What is wrong with my chickens feet?

A chickens feet scratching in sawdust

A Guide to identifying and treating common foot problems in chickens.

Chickens are busy creatures that spend a lot of their time scratching around on the ground looking for food. Healthy feet are a very important to chickens and a bird with foot problems may be in pain and struggle to find food.

Chicken do not have as many feet problems as you might expect for an animal that uses them so much but there are a few problems that crop up over time that need to be treated and some that can be prevented.

Below: A free range chicken using its feet.

A birds foot is a specialised piece of equipment, it contains a network of tiny blood vessels that allow the foot to keep working even when its is very cold by acting as a heat exchanger.

Table of Contents

How do you know if a chicken has foot problems?

You should catch you chicken and examine the foot to determine where the source of the problem is. If the foot is fine take a look at the what's wrong with my chickens legs section of the site.

A chicken with foot problems may:

  • Be stood still.
  • Balancing itself with its wings.
  • Limping or hopping.
  • Unable to perch.
  • Swaying while stood still.
  • Pecking at its foot or pulling at its own toes.
  • Have hot, swollen joints or inflammation.

One off the reasons foot problems in chickens take time to notice and diagnose is the birds are very good at hiding small problems until the become big ones. Chickens in pain tend to stand still and itching or irritation tend to cause pecking and scratching.

What should a healthy chickens foot look like?

A healthy foot should have four complete toes ending in a claw. Three point forwards and one backwards.

The toes should be evenly spaced,  flexible and the pads underneath free of infection, lumps and cuts.

The scales covering the foot should be even and smooth although in older chickens there may be a few missing which is to be expected.

Below: A healthy foot on a chicken.

You can test a chicken grip with its foot by putting your index finger up against the pad to see if the bird grips your finger.

What is wrong with a chicken that is limping or cannot walk?

It might seem like a there is a long list of foot problems but most are rare and quite a few of them are easy to prevent.

  1. Injuries like sprains, strains and broken bones.
  2. Amputations.
  3. Genetic problems.
  4. Curled feet or toes.
  5. Bumble-foot.
  6. Mud or dung ball toe, sometimes called convicts foot.
  7. Mycoplasma Synoviae.
  8. Scaly Leg Mites.
  9. Toe Nails.
  10. Rooster Spurs.
  11. Gout.
  12. Frost Bite.
  13. Mareks and other diseases.
  14. Feathery feet can be a problem.

Injuries, sprains and broken bones:

Serious injuries in chickens feet are not that common as chickens feet are covered with a tough skin and scales.

A few things to watch out for a sharp edges in the the coop or on the nesting boxes. Metal will cut easily and allow infections in. Chickens feet can be injured by sharp edges, broken glass or sharp points on screws or nails.

Below: A chick with a cut leg. Clean, cover and isolate the bird in the dry until healed.

Injuries to the foot should be treated by cleaning and covering the foot with clean dressing and keeping the chicken in the dry until the wound heals. Small cuts can be treated at home but deep wounds will likely require antibiotics so you may need to visit a veterinarian.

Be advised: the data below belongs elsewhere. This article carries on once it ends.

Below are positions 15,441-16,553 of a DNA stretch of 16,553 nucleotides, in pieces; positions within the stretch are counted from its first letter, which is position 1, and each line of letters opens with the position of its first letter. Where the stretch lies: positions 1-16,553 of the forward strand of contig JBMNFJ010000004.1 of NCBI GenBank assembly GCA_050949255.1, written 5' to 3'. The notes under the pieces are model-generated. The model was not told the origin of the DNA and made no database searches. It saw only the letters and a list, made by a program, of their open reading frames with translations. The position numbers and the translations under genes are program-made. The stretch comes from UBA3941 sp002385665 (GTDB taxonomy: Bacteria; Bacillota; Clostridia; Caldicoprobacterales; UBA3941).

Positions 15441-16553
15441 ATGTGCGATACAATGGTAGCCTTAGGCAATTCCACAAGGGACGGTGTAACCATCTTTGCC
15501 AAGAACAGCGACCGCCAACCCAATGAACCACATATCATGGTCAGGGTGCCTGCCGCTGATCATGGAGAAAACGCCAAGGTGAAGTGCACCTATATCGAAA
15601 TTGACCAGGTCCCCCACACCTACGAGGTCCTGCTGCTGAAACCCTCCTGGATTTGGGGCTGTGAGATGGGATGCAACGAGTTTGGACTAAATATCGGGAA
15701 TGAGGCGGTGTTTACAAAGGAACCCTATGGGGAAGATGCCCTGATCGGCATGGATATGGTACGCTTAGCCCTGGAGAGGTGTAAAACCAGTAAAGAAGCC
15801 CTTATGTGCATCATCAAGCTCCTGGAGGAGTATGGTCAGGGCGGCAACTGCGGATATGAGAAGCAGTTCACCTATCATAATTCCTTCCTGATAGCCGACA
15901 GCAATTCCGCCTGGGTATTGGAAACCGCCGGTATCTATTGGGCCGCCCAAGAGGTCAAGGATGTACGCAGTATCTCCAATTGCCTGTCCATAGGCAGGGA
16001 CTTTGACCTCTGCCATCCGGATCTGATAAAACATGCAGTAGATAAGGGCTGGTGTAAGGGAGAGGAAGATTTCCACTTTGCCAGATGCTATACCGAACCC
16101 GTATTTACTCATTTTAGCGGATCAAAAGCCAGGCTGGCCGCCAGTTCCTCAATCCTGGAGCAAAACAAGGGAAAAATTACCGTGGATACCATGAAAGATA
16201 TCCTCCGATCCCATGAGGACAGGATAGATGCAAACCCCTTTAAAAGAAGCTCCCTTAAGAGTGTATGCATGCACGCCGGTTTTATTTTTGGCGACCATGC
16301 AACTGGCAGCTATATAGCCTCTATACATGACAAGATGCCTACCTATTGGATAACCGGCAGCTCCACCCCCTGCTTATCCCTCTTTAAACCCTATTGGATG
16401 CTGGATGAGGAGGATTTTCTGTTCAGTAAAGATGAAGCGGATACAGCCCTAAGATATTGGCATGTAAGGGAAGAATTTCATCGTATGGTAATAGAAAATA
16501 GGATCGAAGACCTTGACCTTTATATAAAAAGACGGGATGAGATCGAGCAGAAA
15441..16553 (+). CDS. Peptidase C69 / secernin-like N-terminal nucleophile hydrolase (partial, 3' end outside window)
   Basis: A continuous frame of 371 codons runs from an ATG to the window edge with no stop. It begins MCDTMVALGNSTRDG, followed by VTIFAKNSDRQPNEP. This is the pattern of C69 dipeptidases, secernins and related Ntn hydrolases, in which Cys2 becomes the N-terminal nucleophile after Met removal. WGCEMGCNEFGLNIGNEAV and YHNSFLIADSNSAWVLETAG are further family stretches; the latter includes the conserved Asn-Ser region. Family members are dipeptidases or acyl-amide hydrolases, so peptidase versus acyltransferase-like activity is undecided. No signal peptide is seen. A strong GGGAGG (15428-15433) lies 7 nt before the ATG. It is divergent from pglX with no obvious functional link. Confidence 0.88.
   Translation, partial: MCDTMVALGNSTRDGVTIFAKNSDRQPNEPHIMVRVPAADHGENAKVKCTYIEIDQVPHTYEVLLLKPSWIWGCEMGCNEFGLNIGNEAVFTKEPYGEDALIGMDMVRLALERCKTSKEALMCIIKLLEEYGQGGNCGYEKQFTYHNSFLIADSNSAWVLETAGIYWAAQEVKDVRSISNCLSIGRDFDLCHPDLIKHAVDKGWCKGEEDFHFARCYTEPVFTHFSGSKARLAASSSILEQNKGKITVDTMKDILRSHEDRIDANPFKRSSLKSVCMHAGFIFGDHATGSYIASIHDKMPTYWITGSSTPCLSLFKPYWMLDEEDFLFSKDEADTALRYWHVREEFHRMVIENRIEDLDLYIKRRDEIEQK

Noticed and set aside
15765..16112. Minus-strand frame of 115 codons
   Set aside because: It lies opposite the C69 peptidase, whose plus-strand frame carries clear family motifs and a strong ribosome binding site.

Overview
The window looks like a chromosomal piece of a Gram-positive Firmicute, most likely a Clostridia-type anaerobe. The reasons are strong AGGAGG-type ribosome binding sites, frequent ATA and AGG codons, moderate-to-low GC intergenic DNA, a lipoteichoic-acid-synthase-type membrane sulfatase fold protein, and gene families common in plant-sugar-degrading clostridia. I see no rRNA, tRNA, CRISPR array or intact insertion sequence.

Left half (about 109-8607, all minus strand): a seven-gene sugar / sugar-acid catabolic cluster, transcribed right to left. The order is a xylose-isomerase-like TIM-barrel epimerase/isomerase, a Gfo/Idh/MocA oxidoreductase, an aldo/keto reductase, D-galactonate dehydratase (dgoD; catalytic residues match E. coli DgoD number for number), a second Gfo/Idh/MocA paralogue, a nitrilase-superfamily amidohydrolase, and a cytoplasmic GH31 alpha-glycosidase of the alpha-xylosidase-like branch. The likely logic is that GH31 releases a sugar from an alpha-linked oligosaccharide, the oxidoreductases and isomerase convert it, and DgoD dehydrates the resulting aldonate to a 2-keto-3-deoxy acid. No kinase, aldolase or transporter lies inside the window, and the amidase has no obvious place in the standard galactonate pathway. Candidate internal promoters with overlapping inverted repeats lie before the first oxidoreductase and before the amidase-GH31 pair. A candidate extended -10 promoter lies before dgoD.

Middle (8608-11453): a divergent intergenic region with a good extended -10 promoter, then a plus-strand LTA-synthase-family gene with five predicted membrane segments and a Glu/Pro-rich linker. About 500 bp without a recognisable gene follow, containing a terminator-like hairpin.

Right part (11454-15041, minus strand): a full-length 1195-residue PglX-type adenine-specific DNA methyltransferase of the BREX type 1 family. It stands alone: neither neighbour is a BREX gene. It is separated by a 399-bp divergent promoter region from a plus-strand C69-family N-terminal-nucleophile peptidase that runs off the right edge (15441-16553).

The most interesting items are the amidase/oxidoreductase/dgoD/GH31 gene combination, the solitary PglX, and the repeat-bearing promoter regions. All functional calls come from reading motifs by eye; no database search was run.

I have had chickens with broken toes over the years and have never noticed at the time. In every case It healed at a funny angle and I spotted it at a later date.

Below: Chicken with broken toes that have healed at funny angles. You will need to clip the claws regularly.

Chickens are more or less immune to the effects of a broken toe and they heal quickly.

Get the opinion of a vet if you are unsure about treatment.

Amputations or Missing toes:

Chickens lose toes for all sorts of reasons, I had one that had a horse stand on her toes and she lost the ends of two on one foot. There was a lot of screaming and flapping until the horse moved and I wasn't able to catch her until she roosted. The bleeding had already stopped and she recovered completely.

Below: A cockerel with a missing toe.

A chicken can survive losing a toe or two with little effect on its life.

A missing toe will bleed quite a lot and will need dressing to prevent infection for a week or two until it heals.

Treatment is cleaning the foot and covering the wound. Get veterinary treatment if the bleeding doesn't stop or you are worried about infection.

Genetic problems with feet:

There are a few breeds with genetic feet problems. The most obvious example is the Silkie which has an vestigial, or extra toe. Sometimes they can have two or even three surplus digits on their foot and this can lead to mobility issues.

There is no cure or treatment for genetic foot problems in chickens other than to never breed from affected birds.

You will need to asses your chickens quality of life to decide on a course of action.

Curled feet and toes:

Curled feet and toes can be just a single toe that is a little curled or the entire foot may be rolled on one side. From my experience chickens manage fine with curled toes and as long as they are not in any pain they can be left to get on with their life.

Simple cases can be taped to a thin plastic "duck foot" cut out for a week or two but bad cases won't respond to intervention.

More often a problem with heritage breed chicks raised artificially in incubators or on brooders with the wrong type of floor covering. 

Below: Curled toes. It is difficult to tell if it is caused by improper incubation or genetic issues.

Curled toes is also an indication that the temperature control in your incubator is wrong. Both high and low average incubator temperature can cause all sorts of skeletal issues in young birds.


Bumblefoot or pododermatitis in chickens is an infection of the pad of the foot. It presents as a hard pus filled abscess with a characteristic scab on the bottom of the foot. 

Below: The classic presentation of bumblefoot in chickens, an abscess in the foot covered with a dark scab.

Mild cases can be treated by bathing in Epsom salts and covering the foot with a bandage but bad cases require surgery to excise the abscess. This site has a whole page dedicated to treating and caring for chickens with bumblefoot.

Mud and dung balls on the toes, sometimes called Convicts foot: